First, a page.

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Judge may overrule jury’s decision in Monsanto Roundup case

A judge may gut a significant portion of cancer-victim Dewayne Johnson’s award

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A California judge is reportedly considering slashing the $289 million award to the cancer victim who repeatedly used Monsanto’s weed-killer product Roundup while working as a school groundskeeper.

Dewayne Johnson, a 46-year-old father of two, was the first of more than 4,000 cancer patients to allege that glyphosate -- the key ingredient in Roundup -- is a carcinogen. Johnson is dying of Non-Hodgkin’s lymphoma.

The case centers on the question of whether Monsanto was aware of the cancer-causing risks of the product but deliberately chose not to warn consumers of the dangers.

Two months ago, a jury awarded Johnson $39.2 million in compensatory damages and an additional $250 million in punitive damages after determining that Monsanto acted with "malice" and that its weed killers Roundup and the professional grade version RangerPro contributed "substantially" to Johnson's illness.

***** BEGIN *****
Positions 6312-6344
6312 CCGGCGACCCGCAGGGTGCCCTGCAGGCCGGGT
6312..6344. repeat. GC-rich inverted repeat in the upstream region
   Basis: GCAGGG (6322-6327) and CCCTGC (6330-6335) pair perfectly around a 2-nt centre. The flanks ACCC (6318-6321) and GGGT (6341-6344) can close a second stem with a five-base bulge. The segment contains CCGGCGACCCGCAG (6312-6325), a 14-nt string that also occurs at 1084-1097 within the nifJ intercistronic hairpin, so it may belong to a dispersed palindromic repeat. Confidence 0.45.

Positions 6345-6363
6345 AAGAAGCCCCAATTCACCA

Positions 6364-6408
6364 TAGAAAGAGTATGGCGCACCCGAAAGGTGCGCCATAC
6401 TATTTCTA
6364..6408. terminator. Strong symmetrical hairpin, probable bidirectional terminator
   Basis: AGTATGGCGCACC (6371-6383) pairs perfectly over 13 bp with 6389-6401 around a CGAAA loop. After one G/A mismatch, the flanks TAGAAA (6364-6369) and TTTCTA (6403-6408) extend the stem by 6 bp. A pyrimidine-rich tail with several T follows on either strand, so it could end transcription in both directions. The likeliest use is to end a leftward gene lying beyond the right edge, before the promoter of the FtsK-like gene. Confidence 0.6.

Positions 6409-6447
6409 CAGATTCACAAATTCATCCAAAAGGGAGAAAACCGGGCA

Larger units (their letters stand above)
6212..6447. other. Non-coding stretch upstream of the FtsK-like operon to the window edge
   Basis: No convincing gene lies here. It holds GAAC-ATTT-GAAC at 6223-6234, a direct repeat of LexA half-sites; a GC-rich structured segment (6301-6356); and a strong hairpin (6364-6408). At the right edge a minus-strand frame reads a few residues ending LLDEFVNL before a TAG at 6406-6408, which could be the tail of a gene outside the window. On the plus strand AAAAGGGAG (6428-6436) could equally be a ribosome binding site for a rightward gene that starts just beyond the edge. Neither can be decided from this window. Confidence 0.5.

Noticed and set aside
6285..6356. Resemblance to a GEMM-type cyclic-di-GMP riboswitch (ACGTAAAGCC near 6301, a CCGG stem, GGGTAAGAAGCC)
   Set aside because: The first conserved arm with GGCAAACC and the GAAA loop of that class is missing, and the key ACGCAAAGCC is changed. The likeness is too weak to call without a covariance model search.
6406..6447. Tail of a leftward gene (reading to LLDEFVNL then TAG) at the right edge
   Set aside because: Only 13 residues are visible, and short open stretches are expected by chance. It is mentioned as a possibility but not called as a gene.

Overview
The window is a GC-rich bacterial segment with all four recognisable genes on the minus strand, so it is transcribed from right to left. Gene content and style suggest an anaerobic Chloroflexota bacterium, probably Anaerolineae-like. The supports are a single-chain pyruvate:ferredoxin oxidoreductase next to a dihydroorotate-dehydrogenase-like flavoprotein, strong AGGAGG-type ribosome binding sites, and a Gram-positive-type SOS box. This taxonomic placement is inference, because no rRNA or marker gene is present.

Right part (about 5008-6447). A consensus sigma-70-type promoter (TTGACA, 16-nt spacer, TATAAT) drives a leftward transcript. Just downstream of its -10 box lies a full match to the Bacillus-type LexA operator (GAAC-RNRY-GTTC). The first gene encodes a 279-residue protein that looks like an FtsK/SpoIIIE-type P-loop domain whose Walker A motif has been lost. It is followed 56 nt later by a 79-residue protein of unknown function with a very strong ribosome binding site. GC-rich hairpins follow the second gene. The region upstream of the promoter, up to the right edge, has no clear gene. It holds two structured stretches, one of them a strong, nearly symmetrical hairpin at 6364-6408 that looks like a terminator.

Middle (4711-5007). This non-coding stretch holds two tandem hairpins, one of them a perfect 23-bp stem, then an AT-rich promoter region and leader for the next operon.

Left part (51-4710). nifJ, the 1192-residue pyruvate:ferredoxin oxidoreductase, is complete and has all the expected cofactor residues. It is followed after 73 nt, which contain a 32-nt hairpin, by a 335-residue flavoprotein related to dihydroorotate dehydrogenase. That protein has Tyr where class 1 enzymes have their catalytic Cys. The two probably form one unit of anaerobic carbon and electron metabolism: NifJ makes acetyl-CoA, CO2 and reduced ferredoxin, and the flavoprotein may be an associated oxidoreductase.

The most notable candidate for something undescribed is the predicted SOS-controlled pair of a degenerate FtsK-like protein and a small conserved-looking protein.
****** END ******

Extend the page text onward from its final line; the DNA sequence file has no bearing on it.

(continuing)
Overruling the jury’s decision

However, on Wednesday, San Francisco Superior Court Judge Suzanne Bolanos tentatively granted Monsanto’s request for a new trial, which could ultimately lead to the $250 million in punitive damages portion of the award being dropped.

In a written ruling, Bolanas said the plaintiff "presented no clear and convincing evidence of malice or oppression to support an award of punitive damages." The judge gave attorneys on both sides until Friday to submit written arguments before she makes a final decision.

Johnson's attorneys have contended that the evidence at trial was "more than sufficient to support an inference that Johnson's cancer was caused by his exposure to Monsanto's herbicides.”

"Mr Johnson's story is tragic and could have been prevented if Monsanto actually showed a modicum of care about human safety," they said in written arguments.

Bayer, the company that purchased Monsanto in June, said it agreed with the judge’s tentative ruling. The company said hundreds of studies indicate glyphosate doesn’t cause cancer.

“The jury’s verdict was wholly at odds with over 40 years of real-world use, an extensive body of scientific data and analysis, including in-depth reviews by regulatory authorities in the U.S. and EU, and approvals in 160 countries, which support the conclusion that glyphosate-based herbicides are safe when used as directed and that glyphosate is not carcinogenic,” Bayer said in a statement.

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